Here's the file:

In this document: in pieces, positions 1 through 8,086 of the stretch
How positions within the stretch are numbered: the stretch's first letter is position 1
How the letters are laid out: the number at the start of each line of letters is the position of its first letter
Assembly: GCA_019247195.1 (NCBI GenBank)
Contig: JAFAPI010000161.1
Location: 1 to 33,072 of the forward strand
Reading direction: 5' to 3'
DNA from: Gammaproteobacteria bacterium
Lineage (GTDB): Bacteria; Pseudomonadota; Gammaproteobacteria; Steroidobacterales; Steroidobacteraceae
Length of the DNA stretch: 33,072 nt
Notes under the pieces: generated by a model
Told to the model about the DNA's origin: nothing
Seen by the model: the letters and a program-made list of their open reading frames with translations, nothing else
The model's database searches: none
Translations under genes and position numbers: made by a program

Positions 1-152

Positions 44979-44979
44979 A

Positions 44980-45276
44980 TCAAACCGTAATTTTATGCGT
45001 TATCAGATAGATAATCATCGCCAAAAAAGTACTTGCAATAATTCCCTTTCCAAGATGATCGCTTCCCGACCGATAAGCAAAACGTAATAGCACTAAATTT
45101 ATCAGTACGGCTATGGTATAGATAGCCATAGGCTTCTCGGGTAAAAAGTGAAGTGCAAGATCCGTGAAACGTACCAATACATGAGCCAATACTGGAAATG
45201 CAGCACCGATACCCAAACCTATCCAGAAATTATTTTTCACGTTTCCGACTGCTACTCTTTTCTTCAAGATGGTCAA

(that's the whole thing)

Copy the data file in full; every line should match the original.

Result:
In this document: in pieces, positions 1 through 8,086 of the stretch
How positions within the stretch are numbered: the stretch's first letter is position 1
How the letters are laid out: the number at the start of each line of letters is the position of its first letter
Assembly: GCA_019247195.1 (NCBI GenBank)
Contig: JAFAPI010000161.1
Location: 1 to 33,072 of the forward strand
Reading direction: 5' to 3'
DNA from: Gammaproteobacteria bacterium
Lineage (GTDB): Bacteria; Pseudomonadota; Gammaproteobacteria; Steroidobacterales; Steroidobacteraceae
Length of the DNA stretch: 33,072 nt
Notes under the pieces: generated by a model
Told to the model about the DNA's origin: nothing
Seen by the model: the letters and a program-made list of their open reading frames with translations, nothing else
The model's database searches: none
Translations under genes and position numbers: made by a program

Positions 1-152

Positions 44979-44979
44979 A

Positions 44980-45276
44980 TCAAACCGTAATTTTATGCGT
45001 TATCAGATAGATAATCATCGCCAAAAAAGTACTTGCAATAATTCCCTTTCCAAGATGATCGCTTCCCGACCGATAAGCAAAACGTAATAGCACTAAATTT
45101 ATCAGTACGGCTATGGTATAGATAGCCATAGGCTTCTCGGGTAAAAAGTGAAGTGCAAGATCCGTGAAACGTACCAATACATGAGCCAATACTGGAAATG
45201 CAGCACCGATACCCAAACCTATCCAGAAATTATTTTTCACGTTTCCGACTGCTACTCTTTTCTTCAAGATGGTCAA